The researchers note the observational study design did not allow them to draw definite conclusions regarding causality. Randomized trials are needed to document the potential beneficial effects of vitamin K supplementation on the course of COVID-19 disease.
They also note that high levels of dp-ucMGP have been associated with other conditions, such as cardiovascular disease and diabetes, which are also associated with poor outcomes of COVID-19, and could act as confounders. What's more, low kidney function (eGFR) was associated with low vitamin K status (high dp-ucMGP) in this patient population and adjustment for renal function did cause attenuation of the association between vitamin K status and mortality. This may suggest that impaired kidney function is involved in the disease mechanisms linking vitamin K to poor outcome of COVID-19 or low vitamin K status and COVID-19 association could be explained by impaired kidney function.
As such, Professor Linneberg says randomised, double-blind placebo-controlled clinical trials are now needed to document potential beneficial effects of vitamin K2 supplementation on the course of COVID-19.
Mechanism of action
Vitamin K is an essential vitamin for the activation of blood clotting factors and several other proteins, indicating that vitamin K has effects on coagulation, bone formation and the inhibition of calcification in arteries.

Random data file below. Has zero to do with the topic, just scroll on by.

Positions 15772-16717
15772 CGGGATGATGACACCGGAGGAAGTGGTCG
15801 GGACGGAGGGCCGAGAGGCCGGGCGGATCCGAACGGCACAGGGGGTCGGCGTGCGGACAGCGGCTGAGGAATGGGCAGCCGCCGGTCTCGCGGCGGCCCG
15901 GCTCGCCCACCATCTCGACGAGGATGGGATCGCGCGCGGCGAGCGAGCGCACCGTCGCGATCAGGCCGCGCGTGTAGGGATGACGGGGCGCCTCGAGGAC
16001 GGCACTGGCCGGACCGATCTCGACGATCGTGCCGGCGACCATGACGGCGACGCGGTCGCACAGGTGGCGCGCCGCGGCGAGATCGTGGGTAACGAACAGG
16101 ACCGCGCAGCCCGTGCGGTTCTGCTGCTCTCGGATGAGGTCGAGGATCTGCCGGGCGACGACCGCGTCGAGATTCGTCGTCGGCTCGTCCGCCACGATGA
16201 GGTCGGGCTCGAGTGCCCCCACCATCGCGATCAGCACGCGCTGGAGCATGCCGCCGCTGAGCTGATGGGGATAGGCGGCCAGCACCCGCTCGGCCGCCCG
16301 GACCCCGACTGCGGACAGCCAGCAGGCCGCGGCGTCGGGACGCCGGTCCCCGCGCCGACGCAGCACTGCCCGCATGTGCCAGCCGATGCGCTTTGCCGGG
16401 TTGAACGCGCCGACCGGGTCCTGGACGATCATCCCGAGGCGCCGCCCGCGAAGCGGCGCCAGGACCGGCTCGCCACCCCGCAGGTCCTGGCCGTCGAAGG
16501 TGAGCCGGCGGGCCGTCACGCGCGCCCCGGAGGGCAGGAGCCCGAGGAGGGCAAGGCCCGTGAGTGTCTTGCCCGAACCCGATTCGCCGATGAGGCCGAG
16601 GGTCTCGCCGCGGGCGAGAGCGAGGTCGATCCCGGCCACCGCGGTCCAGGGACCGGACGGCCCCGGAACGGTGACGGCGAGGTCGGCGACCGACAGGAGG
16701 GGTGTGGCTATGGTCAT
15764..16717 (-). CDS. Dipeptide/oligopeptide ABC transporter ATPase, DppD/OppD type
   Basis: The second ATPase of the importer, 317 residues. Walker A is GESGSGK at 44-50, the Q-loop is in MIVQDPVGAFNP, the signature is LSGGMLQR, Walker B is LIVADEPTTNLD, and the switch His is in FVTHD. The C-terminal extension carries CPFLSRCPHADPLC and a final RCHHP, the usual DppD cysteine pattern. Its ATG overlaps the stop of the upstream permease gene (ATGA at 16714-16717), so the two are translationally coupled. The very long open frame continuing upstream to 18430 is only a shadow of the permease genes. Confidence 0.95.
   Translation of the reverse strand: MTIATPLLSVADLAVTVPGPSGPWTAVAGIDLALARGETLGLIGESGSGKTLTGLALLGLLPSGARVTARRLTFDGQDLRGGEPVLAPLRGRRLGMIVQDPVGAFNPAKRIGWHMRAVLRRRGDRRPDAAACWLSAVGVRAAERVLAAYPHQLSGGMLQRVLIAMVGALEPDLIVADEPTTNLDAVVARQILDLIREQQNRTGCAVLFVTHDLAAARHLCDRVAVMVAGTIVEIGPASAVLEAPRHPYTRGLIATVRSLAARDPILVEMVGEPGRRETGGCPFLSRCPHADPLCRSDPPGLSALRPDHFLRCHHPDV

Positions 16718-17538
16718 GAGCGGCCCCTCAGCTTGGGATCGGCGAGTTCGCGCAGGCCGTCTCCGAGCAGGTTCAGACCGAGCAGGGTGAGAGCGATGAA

Vitamin K serves as a co-factor for the enzyme γ-glutamate carboxylase that converts glutamate residues into γ-carboxyglutamate (Gla). These Gla residues serve as calcium-binding groups, which are essential for the activity of all Gla-containing proteins.
Low vitamin K status is associated with increased blood levels of desmosine, a biomarker of degradation of elastic fibers in the lung tissue, suggesting that low vitamin K status could increase the rate of degradation of elastic fibers during severe COVID-19. It has been hypothesised that this increased degradation of elastic fibers in the lungs could be due to a lack of activated MGP, which is known to protect extracellular matrix proteins such as elastic fibers from calcification and subsequent degradation.